6
  • A: running an OpenBSD machine with a httpd and a smtp server?

vs.

  • B: running an OpenBSD machine as virtualization host with QEMU having two guest OpenBSD system: one for smtp and one for httpd.

Q: Which solution provides more security? For first look, I could think that Virtualization is another layer of security so it's better.. then in another thoughts... could it be that virtualization add just another layer of complexity so another layer of security bugs?

UPDATE to "B": no, the smtp and the httpd guest cannot talk to each other via layer3. QEMU.

Possible attacks: from script kiddie to security researcher that spends several months to get into the server. Only static html pages are used, no cgi/php and the smtpd server is OpenSMTPD. No unneeded ports are used, even SSHD is listening on a non-internet-faced interface.

  • 4
    this may sound awkward, but what is your threat model? For some scenarios virtualisation will improve security, for others it may weaken security. – Rory Alsop Oct 1 '13 at 8:10
  • If you are serious about securing your server, I recommend against using OpenBSD. Read allthatiswrong.wordpress.com/2010/01/20/… for more information. Properly used Grsecurity + SELinux make Linux much more secure than OpenBSD. – Matrix Oct 2 '13 at 8:30
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Virtualization offers some layer of isolation. In your "B" case, if (for instance) there is a remotely exploitable hole in the SMTP server, then an attacker who exploits it may gain full control of the virtual machine which runs that SMTP server, but he will still be "outside" of the two other machines (the guest with the Web server, and the host). This may help contain breaches. However, this isolation is relative to the communication channels which you use between the systems: for instance, if the Web server code has the ability to send emails, then I suppose it has a way to talk to the other system. There may also be some shared file hierarchy. Also, it would be overly bold to claim that existing virtualization software offers "perfect" isolation: security holes allowing an escape from a guest, into another guest or into the host, have been found (and fixed, but found nonetheless) in all VM engines.

This is (as usual) a trade-off: VM bring extra containment, but nothing "perfect" (perfection cannot be achieved with concrete machines), and at the cost of some overhead: splitting the machine into three will imply somewhat more CPU usage (not a lot more), more RAM usage (in substantial amounts), and more disk usage (a little more or a lot more, depending on how much "sharing" is done between the systems). More importantly, with three systems instead of one, you have increased complexity, the well-known bane of security. Instead of one system to manage, you now have three. This increases cost of system administration.

1

Short answer: The solution with virtualisation is more secure.

The HTTP and SMTP servers are presumably exposed to the Internet and open to attack. Most HTTP and SMTP servers themselves have a good recent history with few remote vulnerabilities, although there could still be zero days. Also, HTTP servers expose applications flaws in PHP/CGI/other scripts. Depending on your application content, the HTTP server could be at higher risk of attack.

A desirable security property is that is a hacker breaks into the HTTP server, they cannot get to the SMTP server (and vice-versa). Although OpenBSD has a good history of local privilege escalation flaws, your configuration matters too, and most security architects assume that is an attacker has access to a low-privileged Unix account, they can get to root.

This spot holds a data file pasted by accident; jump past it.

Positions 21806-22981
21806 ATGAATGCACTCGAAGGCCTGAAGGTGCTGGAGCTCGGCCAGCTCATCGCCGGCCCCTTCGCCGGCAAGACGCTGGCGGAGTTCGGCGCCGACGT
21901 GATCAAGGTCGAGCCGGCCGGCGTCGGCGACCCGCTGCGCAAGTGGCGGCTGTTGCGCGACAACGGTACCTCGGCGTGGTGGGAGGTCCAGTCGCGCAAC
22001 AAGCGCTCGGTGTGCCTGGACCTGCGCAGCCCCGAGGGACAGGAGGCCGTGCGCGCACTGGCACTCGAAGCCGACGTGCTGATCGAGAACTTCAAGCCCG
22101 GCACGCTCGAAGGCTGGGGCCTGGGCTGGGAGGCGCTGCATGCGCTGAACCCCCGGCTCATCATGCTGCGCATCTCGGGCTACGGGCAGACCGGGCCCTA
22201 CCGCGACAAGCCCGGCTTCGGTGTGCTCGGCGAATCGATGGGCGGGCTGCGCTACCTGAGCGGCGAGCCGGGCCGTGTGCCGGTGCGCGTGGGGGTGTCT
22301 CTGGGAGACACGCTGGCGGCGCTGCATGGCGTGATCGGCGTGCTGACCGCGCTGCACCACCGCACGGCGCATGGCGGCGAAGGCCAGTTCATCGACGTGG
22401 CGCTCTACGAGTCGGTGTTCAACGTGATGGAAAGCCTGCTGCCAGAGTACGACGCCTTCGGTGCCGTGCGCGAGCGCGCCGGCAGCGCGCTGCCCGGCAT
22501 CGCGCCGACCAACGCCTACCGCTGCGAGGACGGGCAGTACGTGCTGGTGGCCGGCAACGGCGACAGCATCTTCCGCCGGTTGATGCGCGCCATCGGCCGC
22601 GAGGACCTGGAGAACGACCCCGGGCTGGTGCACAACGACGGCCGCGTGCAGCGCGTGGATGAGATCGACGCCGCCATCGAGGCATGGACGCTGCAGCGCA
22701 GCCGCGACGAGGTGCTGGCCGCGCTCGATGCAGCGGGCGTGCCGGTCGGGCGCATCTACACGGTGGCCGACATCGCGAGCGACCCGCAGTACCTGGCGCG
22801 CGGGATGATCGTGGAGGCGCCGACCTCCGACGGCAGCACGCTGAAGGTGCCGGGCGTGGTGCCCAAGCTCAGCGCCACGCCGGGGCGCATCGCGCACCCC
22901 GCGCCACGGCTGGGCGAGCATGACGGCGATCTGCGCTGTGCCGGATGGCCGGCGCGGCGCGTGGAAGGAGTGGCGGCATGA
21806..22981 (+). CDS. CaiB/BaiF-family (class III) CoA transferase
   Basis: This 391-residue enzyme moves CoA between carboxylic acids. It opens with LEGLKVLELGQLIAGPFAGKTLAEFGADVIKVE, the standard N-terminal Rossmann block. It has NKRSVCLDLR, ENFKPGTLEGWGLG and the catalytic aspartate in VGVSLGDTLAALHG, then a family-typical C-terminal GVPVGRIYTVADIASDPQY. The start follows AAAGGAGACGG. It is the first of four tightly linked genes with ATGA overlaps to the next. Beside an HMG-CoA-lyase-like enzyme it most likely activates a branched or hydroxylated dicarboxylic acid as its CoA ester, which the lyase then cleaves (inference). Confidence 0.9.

It's generally thought that virtualisation gives you stronger containment. There have been instances of guest to host flaws, but fewer than local privilege escalation flaws. So this arrangement will securely separate your two services.

I actually have exactly this issue with a personal project that provides email and hosting for community groups (http://unfinished.org.uk/) Users can upload their own PHP scripts, so the web server is at high risk of attack. As mail is more critical (the sites are mostly brochureware) it made a lot of sense to separate these using virtualisation.

However, your circumstances may be different. If you're only hosting static content that you author yourself, the HTTP server is not at high risk of attack. In that case, the benefits are marginal, and probably not worth the hassle of setting up virtualisation.

0

I do not believe that virtualisation adds more security into it. The applications as such can be chrooted (OpenBSD) or put each in its own jail (FreeBSD). I would go for the simplest solution, because the more simple it is, the better you can understand what you are doing, and mayne also psychologically you do not rely on separation (virtualisation) that much. Securing the server is more important, because once you have a breach, it is too late.

0

Short answer: virtualization is more secure.

Let's split the vulnerabilities into four kinds:

  1. OS vulns - in this case, both solutions - all your machine / information is exposed.
  2. httpd vulns - if you use virtualization, only the http server is exposed, if both running on the same system both exposed. (1 to virtualization)
  3. smtp vulns - if you use virtualization, only the smtp server is exposed, if both running on the same system both exposed.(1 to virtualization)
  4. virtualization vulns (e,g: vuln in VM network driver) - if using VM both exposed.(1 against virtualization)

Since servers are much more exposed to attacks, the 2 for virtualization are much more relevant.

Of course you should consider administration time and servers cost, but if security is the only consideration - use virtualization.

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